October 16th, 2023
Written by Elijah Riggleman
In our extensive collections here in the West Virginia Regional History Center, we house thousands of photographs throughout our region’s history. One collection I have found myself getting lost in recently is our collection of donated photographs from Richard Duez (A&M 3914), who kindly donated around 450 photographs from throughout the state’s history. The photographs Duez donated to us are extremely interesting to someone like me who enjoys local history, especially through the lens of photography. My personal favorite way to learn about history is through people’s stories, first-hand accounts, and any pictures taken at the time, but that is just how my mind works best. If you’re the same as me, I hope you enjoy the few photos I like the most from this collection!
This photo from Richard Duez’s collection is the one that first caught my eye. It is one of the more popular photographs from this collection for a reason! This collection has hundreds of photos and I’ve gone through every single one of them because this one hooked me in. As the picture states in the caption, it is an image of multiple members of Black Hand who were arrested and later executed from Fairmont, West Virginia around the year 1909. I enjoy researching this specific photo because I really enjoy researching immigration into the state, and mafia activity is a pivotal part of studying local immigration here in West Virginia. Black hand is a form of extortion utilized by a lot of Italian gangs from the time, and remained a major extortion method until present day. Oftentimes, those committing acts of extortion are not caught and prosecuted out of fear for the victims own lives. This photo is the rare occasion where extortionists are caught and successfully prosecuted. If you’re interested in organized crime either locally or internationally, this picture in our collections is an excellent starting point, and trust me when I say there is a lot to go through about criminal organizations in our state.
For those of you in the Morgantown area, I am sure you recognize this photograph. This image was taken at the intersection of Pleasant Street and High Street here in downtown Morgantown. While the date is unknown for this photograph, it is still neat to see how much this area has changed since it was taken, and also how little it has actually changed, too. You can see in the back of the image the house that is still up along the intersection of Pleasant and Spruce. I have always wanted to look around that house ever since I was in high school. I’d have to ride by that house on the bus every morning on my way to school, so you can’t blame me for wanting to be a little snoopy. From the looks of it, I don’t think our roads have gotten any better since then, either. It is interesting to see the change of things in a known area of town as well as how little some things have changed over the years.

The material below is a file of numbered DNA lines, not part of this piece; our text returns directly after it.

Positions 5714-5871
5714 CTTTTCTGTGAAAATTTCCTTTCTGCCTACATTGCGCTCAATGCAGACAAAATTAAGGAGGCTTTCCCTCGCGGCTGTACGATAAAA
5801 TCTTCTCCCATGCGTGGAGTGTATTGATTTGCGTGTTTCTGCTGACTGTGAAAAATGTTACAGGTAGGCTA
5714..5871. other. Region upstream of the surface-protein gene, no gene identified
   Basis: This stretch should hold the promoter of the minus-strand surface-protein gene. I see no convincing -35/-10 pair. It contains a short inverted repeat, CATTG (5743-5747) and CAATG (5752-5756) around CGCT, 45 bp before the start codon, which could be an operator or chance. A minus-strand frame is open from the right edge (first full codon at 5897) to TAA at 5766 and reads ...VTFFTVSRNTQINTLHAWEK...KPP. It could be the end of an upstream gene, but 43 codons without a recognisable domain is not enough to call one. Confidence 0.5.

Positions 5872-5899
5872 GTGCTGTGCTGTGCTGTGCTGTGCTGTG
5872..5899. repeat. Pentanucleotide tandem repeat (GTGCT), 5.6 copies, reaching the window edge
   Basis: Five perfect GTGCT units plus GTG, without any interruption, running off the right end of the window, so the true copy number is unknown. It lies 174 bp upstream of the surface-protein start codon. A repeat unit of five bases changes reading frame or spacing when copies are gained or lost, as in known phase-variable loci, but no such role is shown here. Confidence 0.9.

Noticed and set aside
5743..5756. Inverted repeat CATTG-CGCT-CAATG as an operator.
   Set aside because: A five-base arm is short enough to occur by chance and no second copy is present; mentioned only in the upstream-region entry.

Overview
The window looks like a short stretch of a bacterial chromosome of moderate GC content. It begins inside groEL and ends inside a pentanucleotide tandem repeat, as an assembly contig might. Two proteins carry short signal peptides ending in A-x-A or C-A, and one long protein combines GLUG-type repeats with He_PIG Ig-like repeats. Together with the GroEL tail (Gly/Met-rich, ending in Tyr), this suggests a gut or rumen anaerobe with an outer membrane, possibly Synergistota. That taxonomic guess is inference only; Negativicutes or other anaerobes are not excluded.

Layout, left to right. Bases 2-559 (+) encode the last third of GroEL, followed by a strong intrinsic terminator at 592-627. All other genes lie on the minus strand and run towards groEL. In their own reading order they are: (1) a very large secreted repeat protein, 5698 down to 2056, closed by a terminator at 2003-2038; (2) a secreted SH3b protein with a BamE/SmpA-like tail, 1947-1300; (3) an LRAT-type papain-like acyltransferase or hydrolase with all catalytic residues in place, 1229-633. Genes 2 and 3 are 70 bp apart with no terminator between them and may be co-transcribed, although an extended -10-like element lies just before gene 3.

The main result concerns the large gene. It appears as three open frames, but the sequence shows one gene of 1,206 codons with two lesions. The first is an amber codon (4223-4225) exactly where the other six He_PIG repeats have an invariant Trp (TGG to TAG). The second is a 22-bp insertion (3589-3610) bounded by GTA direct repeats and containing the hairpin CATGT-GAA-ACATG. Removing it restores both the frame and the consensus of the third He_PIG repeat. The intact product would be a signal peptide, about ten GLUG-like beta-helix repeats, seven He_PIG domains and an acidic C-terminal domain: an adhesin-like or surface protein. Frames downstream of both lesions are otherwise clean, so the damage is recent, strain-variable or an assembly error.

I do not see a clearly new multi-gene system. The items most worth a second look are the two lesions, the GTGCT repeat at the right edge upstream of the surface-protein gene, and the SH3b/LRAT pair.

This image from the collection is from 1984. If you can already guess what is going on, I can confirm for you that it is from the Mountaineer Field, currently named Milan Puskar Stadium. But an even better question is, can you guess who we’d beat? The answer is the Nittany Lions. This picture was taken just after the Mountaineers had just beaten the Penn State Nittany Lions for the first time in over 27 years! The Mountaineers won 17-14 and the students immediately stormed the field and tore down the goal posts. I wish we would’ve done something similar when we beat Pitt this season, but alas I doubt the school would’ve been too happy about the students storming the field. It is incredible to see how different the stadium looks now almost 40 years in the future today. Despite how poorly the mountaineers are doing this season, it is still important to look back on our school’s history to see how the culture around sports and the university as a whole has changed.
I hope these few images have piqued your interest to possibly come in and explore this collection we have in the history center. Richard Duez’s collection (A&M 3914) is an extremely diverse collection of photos from throughout our state’s History, and I highly recommend looking through the amazing pictures he has graciously donated to us. If you would like to see the rest of this collection for yourself in person, feel free to go onto our website and schedule an appointment here at the library. Make sure to request A&M 3914 if you would like to see more of this collection. This collection is also housed digitally on our website for your viewing pleasure. You can also come to the History Center in person and explore many more of our archival collections, not just Richard Duez’s collection. Thank you for reading this and exploring some of the photos I really liked from this collection!